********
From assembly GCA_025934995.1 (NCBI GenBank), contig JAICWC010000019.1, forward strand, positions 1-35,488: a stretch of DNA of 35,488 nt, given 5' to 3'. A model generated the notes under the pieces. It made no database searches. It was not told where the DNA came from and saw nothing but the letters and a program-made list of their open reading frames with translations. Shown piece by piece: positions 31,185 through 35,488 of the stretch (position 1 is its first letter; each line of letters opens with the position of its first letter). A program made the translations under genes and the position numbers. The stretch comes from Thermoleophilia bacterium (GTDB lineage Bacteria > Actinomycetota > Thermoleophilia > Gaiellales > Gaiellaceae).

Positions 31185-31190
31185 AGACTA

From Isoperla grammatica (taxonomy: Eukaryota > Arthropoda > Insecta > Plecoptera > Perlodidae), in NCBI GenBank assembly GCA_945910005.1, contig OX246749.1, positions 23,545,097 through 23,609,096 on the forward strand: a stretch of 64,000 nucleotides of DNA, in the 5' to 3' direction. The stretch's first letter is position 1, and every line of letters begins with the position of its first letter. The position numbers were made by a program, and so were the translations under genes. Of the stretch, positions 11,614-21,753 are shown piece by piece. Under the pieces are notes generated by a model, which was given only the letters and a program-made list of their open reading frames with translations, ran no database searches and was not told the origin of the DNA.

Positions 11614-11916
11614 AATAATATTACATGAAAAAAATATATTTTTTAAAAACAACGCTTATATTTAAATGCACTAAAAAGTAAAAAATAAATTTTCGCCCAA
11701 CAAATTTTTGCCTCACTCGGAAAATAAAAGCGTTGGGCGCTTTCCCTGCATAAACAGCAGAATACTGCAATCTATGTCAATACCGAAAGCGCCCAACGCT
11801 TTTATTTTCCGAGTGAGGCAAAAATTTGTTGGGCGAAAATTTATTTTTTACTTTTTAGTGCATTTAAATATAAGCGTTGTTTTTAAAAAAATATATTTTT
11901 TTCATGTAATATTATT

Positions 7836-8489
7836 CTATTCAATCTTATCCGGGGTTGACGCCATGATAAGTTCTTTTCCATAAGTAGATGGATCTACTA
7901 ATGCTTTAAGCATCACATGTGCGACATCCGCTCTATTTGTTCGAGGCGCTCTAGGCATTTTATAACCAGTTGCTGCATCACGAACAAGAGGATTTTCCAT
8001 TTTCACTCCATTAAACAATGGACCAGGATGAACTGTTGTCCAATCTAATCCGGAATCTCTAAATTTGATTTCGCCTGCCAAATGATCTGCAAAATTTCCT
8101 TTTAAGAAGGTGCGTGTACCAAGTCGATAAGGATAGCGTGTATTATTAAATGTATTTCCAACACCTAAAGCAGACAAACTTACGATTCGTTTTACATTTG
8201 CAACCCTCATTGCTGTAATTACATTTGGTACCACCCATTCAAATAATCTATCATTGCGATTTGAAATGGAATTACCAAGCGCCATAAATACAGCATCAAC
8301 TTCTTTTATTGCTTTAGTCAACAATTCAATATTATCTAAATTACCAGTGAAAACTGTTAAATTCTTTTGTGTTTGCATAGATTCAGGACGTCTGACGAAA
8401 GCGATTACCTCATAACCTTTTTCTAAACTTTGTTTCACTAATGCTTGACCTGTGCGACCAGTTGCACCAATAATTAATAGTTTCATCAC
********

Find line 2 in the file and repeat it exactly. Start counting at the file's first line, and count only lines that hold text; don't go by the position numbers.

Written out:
Positions 31185-31190